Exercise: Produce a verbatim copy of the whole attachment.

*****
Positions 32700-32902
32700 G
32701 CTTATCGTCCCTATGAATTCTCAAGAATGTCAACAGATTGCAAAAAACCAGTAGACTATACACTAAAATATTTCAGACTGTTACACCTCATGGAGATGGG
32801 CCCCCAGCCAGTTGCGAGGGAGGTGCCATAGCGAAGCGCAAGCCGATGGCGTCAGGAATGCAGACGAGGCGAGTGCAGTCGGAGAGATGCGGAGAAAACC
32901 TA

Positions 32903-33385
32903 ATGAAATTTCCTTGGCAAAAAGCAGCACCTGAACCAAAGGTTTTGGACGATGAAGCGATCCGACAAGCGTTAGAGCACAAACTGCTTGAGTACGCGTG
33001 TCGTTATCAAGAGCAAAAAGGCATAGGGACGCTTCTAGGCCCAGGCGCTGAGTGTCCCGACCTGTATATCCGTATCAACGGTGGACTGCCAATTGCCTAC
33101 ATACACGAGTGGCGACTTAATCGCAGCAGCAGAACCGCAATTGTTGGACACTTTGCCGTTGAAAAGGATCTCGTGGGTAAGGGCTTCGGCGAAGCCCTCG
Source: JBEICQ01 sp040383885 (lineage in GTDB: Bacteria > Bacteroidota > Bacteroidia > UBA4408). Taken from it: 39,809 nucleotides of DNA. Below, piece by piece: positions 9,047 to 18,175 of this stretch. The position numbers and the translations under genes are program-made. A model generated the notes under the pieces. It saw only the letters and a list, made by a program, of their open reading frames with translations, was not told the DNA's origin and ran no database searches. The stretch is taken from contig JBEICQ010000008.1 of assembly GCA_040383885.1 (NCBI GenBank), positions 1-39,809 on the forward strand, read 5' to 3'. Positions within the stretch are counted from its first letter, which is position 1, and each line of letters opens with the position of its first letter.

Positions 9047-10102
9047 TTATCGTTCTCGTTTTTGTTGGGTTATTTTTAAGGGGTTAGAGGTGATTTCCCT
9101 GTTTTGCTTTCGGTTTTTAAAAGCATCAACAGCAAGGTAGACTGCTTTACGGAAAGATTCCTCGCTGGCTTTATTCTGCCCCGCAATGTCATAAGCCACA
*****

Positions 32700-32902
32700 G
32701 CTTATCGTCCCTATGAATTCTCAAGAATGTCAACAGATTGCAAAAAACCAGTAGACTATACACTAAAATATTTCAGACTGTTACACCTCATGGAGATGGG
32801 CCCCCAGCCAGTTGCGAGGGAGGTGCCATAGCGAAGCGCAAGCCGATGGCGTCAGGAATGCAGACGAGGCGAGTGCAGTCGGAGAGATGCGGAGAAAACC
32901 TA

Positions 32903-33385
32903 ATGAAATTTCCTTGGCAAAAAGCAGCACCTGAACCAAAGGTTTTGGACGATGAAGCGATCCGACAAGCGTTAGAGCACAAACTGCTTGAGTACGCGTG
33001 TCGTTATCAAGAGCAAAAAGGCATAGGGACGCTTCTAGGCCCAGGCGCTGAGTGTCCCGACCTGTATATCCGTATCAACGGTGGACTGCCAATTGCCTAC
33101 ATACACGAGTGGCGACTTAATCGCAGCAGCAGAACCGCAATTGTTGGACACTTTGCCGTTGAAAAGGATCTCGTGGGTAAGGGCTTCGGCGAAGCCCTCG
Source: JBEICQ01 sp040383885 (lineage in GTDB: Bacteria > Bacteroidota > Bacteroidia > UBA4408). Taken from it: 39,809 nucleotides of DNA. Below, piece by piece: positions 9,047 to 18,175 of this stretch. The position numbers and the translations under genes are program-made. A model generated the notes under the pieces. It saw only the letters and a list, made by a program, of their open reading frames with translations, was not told the DNA's origin and ran no database searches. The stretch is taken from contig JBEICQ010000008.1 of assembly GCA_040383885.1 (NCBI GenBank), positions 1-39,809 on the forward strand, read 5' to 3'. Positions within the stretch are counted from its first letter, which is position 1, and each line of letters opens with the position of its first letter.

Positions 9047-10102
9047 TTATCGTTCTCGTTTTTGTTGGGTTATTTTTAAGGGGTTAGAGGTGATTTCCCT
9101 GTTTTGCTTTCGGTTTTTAAAAGCATCAACAGCAAGGTAGACTGCTTTACGGAAAGATTCCTCGCTGGCTTTATTCTGCCCCGCAATGTCATAAGCCACA